Financial statements present the results of operations and the financial position of the company. Four main statements are commonly prepared by publicly-traded companies: balance sheet, income statement, cash flow statement and statement of changes in equity.
Balance Sheet (Statement of Financial Position)
The balance sheet tells you whether the company can pay its bills on time, its financial flexibility to acquire capital and its ability to distribute cash in the form of dividends to the company’s owners. In short, it is a view of the company’s financial positions as of the date it is prepared.
The balance sheet shows the company’s assets, liabilities and shareholders’ equity. Each is defined in Statement of Financial Accounting Concepts No. 6, but to summarize:
- Assets are items that provide probable future economic benefits
- Liabilities are obligations of the firm that will be settled by using assets.
- Equity (variously called stockholders equity, shareowners equity or owners equity) is the residual interest that remains after you subtract liabilities from assets and represents what is left for the shareholders.
The key balance sheet accounting equation is Assets = Liabilities + Owners Equity, or A=L+OE
In the most common format, assets on a balance sheet are listed on the left; they ordinarily have debit balances unless the balance is negative or a contra-asset, an offset to a basic asset account is shown separately. Liabilities and owner’s equity is shown on the righthand side, and these accounts typically have credit balances. These three main categories are separated and further divided to show important relationships and subtotals.
Assets are broken down into current and noncurrent (or long-term). Assets are listed from top to bottom in order of decreasing liquidity, i.e., how quickly they can be converted to cash. (For more on this see, Reading The Balance Sheet.) Current assets are cash and other assets that are expected to be used during the normal operating cycle of the business, usually one year. They typically include cash and cash equivalents, short-term investments, accounts receivables, inventory and prepaid expense. Noncurrent assets will not be realized in full within one year. They typically include long-term investments: property, plant and equipment; intangible assets and other assets. Liabilities are listed in order of expected payment. Obligations expected to be satisfied within one year are current liabilities. They include accounts payable, trade notes payable, advances and deposits, current portion of long-term debt and accrued expenses. Noncurrent liabilities include bonds payable and the portion of long-term debt such as loans maturing in period longer than a year.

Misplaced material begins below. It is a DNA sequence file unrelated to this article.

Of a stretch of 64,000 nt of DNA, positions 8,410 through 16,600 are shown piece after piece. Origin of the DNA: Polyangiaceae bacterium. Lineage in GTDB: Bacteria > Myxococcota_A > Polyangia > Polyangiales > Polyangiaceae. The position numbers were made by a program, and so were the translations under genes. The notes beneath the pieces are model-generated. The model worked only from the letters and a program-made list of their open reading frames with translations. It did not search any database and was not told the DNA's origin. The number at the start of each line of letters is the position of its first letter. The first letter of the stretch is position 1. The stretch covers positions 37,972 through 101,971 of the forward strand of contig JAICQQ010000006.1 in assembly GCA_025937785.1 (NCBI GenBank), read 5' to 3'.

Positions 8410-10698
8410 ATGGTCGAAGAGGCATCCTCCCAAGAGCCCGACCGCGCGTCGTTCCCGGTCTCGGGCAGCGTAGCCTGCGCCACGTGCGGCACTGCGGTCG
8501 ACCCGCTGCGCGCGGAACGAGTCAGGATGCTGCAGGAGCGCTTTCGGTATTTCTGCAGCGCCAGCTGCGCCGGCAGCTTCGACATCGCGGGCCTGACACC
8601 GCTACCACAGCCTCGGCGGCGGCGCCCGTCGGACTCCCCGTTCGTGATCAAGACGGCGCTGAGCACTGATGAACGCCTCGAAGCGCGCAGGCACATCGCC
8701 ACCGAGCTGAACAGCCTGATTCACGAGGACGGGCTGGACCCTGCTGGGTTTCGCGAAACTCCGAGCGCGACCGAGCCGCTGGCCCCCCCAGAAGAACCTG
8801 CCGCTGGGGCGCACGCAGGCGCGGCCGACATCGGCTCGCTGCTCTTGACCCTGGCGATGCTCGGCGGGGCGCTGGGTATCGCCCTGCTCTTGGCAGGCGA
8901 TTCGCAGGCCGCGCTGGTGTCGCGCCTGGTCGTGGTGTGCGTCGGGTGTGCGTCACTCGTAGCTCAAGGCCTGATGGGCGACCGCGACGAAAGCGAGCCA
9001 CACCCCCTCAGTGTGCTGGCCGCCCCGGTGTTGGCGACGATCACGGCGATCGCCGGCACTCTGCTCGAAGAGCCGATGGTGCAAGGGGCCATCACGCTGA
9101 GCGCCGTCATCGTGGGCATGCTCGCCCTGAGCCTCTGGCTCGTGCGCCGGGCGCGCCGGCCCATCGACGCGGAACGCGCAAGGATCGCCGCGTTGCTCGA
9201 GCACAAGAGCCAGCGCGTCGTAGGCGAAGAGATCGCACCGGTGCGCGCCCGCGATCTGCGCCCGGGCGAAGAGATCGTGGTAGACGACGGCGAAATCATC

The structure of the owners’ equity section depends on whether the entity is an individual, a partnership or a corporation. Assuming it’s a corporation, the section will include capital stock, additional paid-in capital, retained earnings, ac
cumulated other comprehensive income and treasury stock. Balance sheet data can be used to compute key indicators that reveal the company’s financial structure and its ability to meet its obligations. These include working capital, current ratio, quick ratio, debt-equity ratio and debt-to-capital ratio. (To learn more read, Testing Balance Sheet Strength.)